We continue to receive inward investment enquires of differing scales and different employment use classes, including from the Dept. for International Trade (DIT, formerly UKTI).

These request a diverse mix of investment formats and much needed employment opportunities from outside the district. However, it is often difficult to identify suitable available employment premises.

Maintaining a diverse mix of development land and premises is key to securing these investments and associated local economic benefit.

The increased density of employment possible on Greendale and Hill Barton sites for B1/B2/B8 use is a clear benefit to our established local supply chains and producers/providers served by these developments.

Finally – I am concerned about an issue of prejudice: I believe that it would be prejudicial to the economic development of East Devon to consider the imposition of Strategy 7 (Greenfield) on Hill Barton on Greendale since the sites are clearly well used industrial sites which are in the right location for the type of businesses they serve.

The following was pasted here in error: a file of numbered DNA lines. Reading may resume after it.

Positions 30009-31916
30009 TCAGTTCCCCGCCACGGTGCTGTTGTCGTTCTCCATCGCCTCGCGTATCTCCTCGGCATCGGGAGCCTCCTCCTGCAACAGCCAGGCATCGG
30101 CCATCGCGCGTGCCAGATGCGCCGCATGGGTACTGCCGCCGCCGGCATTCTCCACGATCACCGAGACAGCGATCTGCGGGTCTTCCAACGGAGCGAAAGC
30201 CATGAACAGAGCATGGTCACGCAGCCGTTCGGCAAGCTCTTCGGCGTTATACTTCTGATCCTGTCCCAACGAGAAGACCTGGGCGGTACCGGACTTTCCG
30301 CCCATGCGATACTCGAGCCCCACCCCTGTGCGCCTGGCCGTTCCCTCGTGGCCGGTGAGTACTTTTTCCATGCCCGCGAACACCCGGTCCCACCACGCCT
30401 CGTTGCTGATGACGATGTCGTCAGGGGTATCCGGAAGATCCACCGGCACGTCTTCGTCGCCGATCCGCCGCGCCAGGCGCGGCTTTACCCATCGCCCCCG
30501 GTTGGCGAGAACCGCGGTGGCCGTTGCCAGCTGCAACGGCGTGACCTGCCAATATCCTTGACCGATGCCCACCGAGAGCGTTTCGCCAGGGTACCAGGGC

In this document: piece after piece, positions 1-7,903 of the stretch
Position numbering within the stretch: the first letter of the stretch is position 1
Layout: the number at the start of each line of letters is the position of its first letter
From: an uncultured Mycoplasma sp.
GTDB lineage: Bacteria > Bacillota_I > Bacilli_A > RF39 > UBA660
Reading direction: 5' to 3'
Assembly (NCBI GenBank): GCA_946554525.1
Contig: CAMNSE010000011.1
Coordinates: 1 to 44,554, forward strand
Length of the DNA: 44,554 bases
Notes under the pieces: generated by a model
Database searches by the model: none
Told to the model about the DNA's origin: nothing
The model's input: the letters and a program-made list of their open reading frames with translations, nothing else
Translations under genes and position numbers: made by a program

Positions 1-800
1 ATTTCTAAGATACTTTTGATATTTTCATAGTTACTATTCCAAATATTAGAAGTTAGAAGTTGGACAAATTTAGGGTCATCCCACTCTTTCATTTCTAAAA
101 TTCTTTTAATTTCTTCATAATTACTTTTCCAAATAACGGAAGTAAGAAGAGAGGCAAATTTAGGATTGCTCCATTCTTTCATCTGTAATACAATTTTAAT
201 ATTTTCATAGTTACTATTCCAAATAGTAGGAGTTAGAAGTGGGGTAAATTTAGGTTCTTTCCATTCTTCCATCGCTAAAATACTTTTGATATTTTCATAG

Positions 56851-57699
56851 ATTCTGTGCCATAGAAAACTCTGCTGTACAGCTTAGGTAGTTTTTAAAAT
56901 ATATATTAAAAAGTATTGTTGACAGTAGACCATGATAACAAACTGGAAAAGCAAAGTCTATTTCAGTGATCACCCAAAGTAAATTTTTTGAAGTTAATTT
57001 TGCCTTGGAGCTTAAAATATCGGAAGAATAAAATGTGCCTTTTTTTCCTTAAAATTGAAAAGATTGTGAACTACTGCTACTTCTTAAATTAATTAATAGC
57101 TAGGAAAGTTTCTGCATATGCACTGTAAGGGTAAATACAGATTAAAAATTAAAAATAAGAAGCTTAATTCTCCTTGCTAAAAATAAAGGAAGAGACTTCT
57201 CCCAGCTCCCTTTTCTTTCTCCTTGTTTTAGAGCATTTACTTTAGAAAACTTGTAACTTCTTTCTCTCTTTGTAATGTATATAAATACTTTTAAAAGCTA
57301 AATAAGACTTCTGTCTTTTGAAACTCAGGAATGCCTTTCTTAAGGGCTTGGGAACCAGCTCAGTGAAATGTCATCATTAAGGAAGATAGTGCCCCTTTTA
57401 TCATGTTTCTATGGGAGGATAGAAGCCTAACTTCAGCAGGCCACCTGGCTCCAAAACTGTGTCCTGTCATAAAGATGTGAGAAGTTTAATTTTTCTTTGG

The two sites have been afforded a specific exception in Policy E7 – ‘Extensions to
Existing Employment Sites’ of our adopted Local Plan (See Pg. 196 “This policy will not apply at Hill Barton and Greendale business Parks”). While for landscape and other reasons we might wish to limit the further expansion of the sites, I believe it would be prejudicial to single out these two sites rather than the 50 other smaller industrial sites for special treatment.

The criteria already laid down within the Local Plan are fully sufficient to control and promote the appropriate development on these sites.


I recommend that the Greendale (GBP) and Hill Barton (HB) employment sites be removed from this Villages Development Plan. I recommend that any application of strategy 7 within the perimeters already agreed should not occur but that other Planning Policies on Industrial Land development should be applied on the basis of equity and equality with other industrial sites in East Devon.